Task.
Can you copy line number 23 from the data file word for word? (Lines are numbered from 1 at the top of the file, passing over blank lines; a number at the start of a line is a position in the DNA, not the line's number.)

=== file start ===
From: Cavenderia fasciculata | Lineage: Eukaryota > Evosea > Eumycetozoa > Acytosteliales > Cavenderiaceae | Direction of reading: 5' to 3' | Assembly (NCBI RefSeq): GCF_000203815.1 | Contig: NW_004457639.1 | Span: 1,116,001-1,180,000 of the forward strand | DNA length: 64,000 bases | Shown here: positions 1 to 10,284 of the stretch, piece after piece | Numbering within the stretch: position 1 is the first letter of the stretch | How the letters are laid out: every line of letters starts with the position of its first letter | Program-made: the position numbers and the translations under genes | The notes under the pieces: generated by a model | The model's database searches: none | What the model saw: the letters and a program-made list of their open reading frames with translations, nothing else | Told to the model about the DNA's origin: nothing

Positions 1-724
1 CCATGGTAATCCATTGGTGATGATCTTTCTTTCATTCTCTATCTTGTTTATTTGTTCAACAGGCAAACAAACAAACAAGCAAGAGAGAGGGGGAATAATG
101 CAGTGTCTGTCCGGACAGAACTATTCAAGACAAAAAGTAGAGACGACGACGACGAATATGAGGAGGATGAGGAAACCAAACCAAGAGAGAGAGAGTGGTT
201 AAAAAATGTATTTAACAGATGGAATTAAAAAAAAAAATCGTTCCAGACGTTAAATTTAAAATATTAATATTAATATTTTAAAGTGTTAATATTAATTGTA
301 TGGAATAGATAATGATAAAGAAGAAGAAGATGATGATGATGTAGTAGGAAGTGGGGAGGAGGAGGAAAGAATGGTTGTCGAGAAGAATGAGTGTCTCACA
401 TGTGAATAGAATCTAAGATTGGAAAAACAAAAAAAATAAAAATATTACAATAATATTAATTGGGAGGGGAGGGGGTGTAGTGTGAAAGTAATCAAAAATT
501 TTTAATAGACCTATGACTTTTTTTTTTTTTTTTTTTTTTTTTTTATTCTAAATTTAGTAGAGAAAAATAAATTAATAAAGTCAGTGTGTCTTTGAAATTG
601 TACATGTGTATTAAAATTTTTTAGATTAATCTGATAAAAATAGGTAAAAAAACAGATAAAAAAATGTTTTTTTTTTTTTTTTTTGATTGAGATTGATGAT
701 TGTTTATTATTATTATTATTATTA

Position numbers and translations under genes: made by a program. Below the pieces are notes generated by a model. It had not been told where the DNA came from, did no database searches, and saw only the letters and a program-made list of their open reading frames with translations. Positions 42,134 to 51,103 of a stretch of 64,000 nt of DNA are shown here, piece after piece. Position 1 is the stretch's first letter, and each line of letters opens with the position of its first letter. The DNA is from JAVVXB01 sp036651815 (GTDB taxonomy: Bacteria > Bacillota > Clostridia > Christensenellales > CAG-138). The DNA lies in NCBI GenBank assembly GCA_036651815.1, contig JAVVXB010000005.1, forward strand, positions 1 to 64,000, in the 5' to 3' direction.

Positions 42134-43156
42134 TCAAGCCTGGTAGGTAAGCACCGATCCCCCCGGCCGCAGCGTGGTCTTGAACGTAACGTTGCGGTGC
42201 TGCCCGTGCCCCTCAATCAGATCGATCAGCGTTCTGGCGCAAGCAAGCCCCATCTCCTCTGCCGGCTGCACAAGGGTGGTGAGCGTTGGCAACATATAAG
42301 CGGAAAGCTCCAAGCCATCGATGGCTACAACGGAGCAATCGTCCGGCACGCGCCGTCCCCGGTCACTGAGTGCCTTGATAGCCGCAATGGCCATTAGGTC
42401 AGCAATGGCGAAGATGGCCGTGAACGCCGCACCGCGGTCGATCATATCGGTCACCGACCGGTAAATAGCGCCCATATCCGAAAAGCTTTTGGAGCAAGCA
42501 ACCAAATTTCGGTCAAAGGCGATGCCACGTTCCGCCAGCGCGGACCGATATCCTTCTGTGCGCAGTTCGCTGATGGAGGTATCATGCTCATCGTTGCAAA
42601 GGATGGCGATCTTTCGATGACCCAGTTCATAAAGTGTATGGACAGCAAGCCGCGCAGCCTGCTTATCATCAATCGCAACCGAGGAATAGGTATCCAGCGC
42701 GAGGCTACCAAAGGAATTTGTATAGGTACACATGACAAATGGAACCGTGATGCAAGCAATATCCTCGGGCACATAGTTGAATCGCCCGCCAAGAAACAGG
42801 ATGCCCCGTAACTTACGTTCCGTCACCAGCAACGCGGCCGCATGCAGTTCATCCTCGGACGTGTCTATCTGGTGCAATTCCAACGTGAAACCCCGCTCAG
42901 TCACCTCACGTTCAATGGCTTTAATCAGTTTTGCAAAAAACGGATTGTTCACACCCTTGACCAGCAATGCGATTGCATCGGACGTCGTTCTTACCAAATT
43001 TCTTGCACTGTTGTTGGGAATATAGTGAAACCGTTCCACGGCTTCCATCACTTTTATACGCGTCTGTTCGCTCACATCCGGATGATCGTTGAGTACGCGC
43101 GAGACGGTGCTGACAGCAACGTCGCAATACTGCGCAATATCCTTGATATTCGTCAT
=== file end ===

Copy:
43101 GAGACGGTGCTGACAGCAACGTCGCAATACTGCGCAATATCCTTGATATTCGTCAT